Former Maryland governor Martin O’Malley is on deck to become the next head of the Social Security Administration at a time when the agency is confronting an array of financial and demographic challenges. Social insurance programs around the world are facing unprecedented stress as the global population ages.

President Joe Biden announced O’Malley’s appointment as commissioner of the agency yesterday. The appointment is subject to confirmation by the Senate.

“As governor, O’Malley made government work more effectively across his administration and enhanced the way millions of people accessed critical services,” Biden said in a statement.

“As mayor of Baltimore and governor, he adopted data and performance-driven technologies to tackle complex challenges facing the communities he served—and I saw the results firsthand when we worked together during my time as vice president,” he added.

The appointment of O’Malley to run Social Security met with mixed reactions that ran largely along partisan lines.

“Martin O’Malley never backs down from a challenge,” Democrat Maryland Sen. Ben Cardin tweeted. “POTUS has nominated my friend, and one of Maryland’s most successful governors, to be the next Commission of the Social Security Administration.”

Sen. Ron Wyden, who sits on the committee which will consider O’Malley’s confirmation, called the former governor “a proven leader” in a statement yesterday.

If confirmed, O’Malley would run one of the biggest social programs in the country, serving roughly 70 million people who receive Social Security benefits and also be responsible for overseeing any financial fixes Congress orders for the financially embattled agency.

The Social Security Administration admittedly faces “significant financing issues,” the Social Security and Medicare Boards of Trustees said in their March report.

Without new taxes, benefit reforms or both, the current system only has enough money to pay 100% benefits through 2033. Beginning in 2034, recipients would receive 77% of scheduled benefits, the trustees reported.

If confirmed, O’Malley would succeed acting-Commissioner Kilolo Kijakazi, who was appointed by Biden in July 2021. O'Malley would be the agency’s first permanent head since Biden fired the commissioner and deputy commissioner—both Trump appointees—when he took office, AP reported.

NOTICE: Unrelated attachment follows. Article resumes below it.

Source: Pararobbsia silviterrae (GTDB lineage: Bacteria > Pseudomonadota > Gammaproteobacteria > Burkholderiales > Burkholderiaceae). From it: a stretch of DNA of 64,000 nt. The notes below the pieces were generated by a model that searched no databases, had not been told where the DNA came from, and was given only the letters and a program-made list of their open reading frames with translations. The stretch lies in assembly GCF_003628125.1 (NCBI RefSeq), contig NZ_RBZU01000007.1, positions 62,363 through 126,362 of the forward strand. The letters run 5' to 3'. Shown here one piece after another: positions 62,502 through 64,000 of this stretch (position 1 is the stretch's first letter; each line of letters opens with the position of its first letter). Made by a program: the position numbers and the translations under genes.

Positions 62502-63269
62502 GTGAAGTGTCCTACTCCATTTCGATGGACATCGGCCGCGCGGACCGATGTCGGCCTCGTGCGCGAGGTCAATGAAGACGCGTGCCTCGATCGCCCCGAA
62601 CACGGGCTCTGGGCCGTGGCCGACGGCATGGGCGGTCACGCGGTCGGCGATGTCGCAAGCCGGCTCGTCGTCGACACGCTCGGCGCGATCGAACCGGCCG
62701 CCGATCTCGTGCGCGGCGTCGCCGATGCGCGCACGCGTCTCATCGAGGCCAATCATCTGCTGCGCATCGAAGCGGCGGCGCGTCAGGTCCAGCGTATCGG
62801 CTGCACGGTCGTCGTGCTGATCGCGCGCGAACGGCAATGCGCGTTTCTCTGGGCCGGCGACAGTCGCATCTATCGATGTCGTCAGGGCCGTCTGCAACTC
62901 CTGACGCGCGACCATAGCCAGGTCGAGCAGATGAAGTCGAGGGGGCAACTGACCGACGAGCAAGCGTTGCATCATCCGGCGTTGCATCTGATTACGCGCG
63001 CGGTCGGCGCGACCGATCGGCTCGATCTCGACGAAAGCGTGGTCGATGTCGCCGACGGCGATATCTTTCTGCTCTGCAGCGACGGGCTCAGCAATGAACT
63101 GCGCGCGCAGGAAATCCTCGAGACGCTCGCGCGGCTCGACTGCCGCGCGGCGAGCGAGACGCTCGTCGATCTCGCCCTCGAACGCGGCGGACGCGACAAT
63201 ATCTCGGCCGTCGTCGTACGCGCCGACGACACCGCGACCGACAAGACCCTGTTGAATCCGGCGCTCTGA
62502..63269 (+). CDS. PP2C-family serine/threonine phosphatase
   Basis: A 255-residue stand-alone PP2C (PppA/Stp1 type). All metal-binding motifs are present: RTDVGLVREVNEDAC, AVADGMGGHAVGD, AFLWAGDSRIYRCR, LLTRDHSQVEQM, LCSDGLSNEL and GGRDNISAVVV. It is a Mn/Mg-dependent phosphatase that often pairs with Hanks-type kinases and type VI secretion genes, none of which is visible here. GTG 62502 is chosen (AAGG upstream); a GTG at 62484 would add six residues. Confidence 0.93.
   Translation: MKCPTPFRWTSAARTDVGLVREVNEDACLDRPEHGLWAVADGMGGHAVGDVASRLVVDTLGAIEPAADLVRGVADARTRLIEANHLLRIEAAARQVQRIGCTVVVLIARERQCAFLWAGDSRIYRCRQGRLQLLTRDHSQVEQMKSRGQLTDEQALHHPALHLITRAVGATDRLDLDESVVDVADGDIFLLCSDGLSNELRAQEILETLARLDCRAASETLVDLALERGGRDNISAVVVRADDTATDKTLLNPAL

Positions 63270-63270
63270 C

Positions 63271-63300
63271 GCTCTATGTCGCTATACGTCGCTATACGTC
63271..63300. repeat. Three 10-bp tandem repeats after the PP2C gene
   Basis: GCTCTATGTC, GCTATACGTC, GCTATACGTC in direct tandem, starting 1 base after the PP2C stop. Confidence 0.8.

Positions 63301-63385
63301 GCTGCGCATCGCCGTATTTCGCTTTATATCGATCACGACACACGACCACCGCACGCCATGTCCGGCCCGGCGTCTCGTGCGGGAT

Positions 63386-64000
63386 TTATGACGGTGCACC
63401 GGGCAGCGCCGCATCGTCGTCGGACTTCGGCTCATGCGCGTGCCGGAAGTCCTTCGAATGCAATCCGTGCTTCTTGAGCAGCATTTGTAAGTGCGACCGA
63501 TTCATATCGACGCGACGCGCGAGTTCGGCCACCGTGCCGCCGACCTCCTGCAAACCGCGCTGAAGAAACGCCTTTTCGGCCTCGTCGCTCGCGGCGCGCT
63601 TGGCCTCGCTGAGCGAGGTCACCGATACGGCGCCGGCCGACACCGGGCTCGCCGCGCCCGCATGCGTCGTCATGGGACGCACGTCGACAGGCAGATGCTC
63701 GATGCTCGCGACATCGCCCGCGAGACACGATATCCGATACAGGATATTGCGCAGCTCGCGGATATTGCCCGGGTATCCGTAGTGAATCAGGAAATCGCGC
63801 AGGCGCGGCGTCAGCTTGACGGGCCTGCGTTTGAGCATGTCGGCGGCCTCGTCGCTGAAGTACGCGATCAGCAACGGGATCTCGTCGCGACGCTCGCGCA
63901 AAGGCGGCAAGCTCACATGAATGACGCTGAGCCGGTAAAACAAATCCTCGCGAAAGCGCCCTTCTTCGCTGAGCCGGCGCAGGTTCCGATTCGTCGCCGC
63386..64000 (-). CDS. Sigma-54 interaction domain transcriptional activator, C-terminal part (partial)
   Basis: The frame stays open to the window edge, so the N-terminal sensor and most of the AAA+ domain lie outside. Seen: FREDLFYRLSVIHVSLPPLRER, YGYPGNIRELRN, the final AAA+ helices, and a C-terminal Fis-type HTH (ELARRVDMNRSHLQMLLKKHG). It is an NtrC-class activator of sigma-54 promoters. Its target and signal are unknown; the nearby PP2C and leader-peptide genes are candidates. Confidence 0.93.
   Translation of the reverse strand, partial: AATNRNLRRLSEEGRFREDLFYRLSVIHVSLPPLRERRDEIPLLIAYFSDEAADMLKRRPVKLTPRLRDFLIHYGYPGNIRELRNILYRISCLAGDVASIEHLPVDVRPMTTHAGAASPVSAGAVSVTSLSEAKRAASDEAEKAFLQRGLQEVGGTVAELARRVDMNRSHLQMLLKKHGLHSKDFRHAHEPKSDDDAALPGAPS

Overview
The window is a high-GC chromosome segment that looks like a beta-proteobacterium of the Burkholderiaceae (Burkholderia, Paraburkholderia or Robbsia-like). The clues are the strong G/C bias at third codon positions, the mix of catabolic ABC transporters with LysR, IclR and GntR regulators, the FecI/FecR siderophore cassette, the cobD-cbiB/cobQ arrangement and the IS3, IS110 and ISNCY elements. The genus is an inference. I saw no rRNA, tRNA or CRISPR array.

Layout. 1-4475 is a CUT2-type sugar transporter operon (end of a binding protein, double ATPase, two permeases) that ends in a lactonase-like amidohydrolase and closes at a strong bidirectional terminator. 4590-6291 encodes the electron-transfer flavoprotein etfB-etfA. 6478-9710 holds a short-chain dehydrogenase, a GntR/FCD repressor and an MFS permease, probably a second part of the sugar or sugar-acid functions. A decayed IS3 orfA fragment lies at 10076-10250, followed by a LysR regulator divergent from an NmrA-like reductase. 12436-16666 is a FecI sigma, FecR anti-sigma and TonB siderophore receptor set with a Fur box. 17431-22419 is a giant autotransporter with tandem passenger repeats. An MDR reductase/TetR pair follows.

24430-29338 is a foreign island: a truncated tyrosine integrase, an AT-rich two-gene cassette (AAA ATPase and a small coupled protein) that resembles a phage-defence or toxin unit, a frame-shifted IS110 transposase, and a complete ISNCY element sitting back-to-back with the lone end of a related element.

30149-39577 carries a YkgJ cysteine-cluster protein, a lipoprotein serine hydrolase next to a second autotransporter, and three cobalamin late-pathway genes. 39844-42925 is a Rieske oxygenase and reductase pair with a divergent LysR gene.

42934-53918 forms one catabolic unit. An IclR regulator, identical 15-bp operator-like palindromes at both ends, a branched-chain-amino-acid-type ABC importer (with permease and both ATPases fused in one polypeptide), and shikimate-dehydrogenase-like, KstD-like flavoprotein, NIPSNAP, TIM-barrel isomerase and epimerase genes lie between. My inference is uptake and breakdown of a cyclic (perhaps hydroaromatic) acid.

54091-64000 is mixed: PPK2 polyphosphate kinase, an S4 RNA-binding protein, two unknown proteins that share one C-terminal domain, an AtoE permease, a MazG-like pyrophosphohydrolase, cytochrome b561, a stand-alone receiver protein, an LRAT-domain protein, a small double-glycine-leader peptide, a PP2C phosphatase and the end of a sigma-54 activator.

O’Malley served as the 61st governor of Maryland for two terms, from 2007 to 2015. Before that, he was elected twice as Baltimore mayor.

He also championed a much maligned so-called “rain tax” on 10 of the state’s largest, most urban counties for rainwater runoff based on an EPA standard. Maryland was the only state in the nation to enact the tax at the time.

The Washington Examiner, a conservative newspaper, said it was one of 40 new taxes or tax increases O’Malley signed into law during his eight years in office when he was forced to reckon with severe budget shortfalls in the wake of the 2008 financial crisis.

Some pundits believe that Marylanders elected Republican Gov. Larry Hogan in the blue state as pushback on the $9.5 billion in new taxes O’Malley enacted, handing O’Malley’s own lieutenant governor Anthony Brown a resounding loss in 2014.

“What federal Democrats fail to remember is that O’Malley left Maryland in a fiscal hole so deep it sunk his predecessor from ascending to the governorship,” Brian Griffiths, political commentator and publisher of The Duckpin, wrote in his column.

It took O’Malley’s successor to “pull the nose up and eliminate the structural deficit. O’Malley’s appointment endangers Social Security,” Griffiths, an independent, claimed.

O’Malley also mounted an unsuccessful presidential bid in 2016, but has told reporters that he has no plans to run for office again.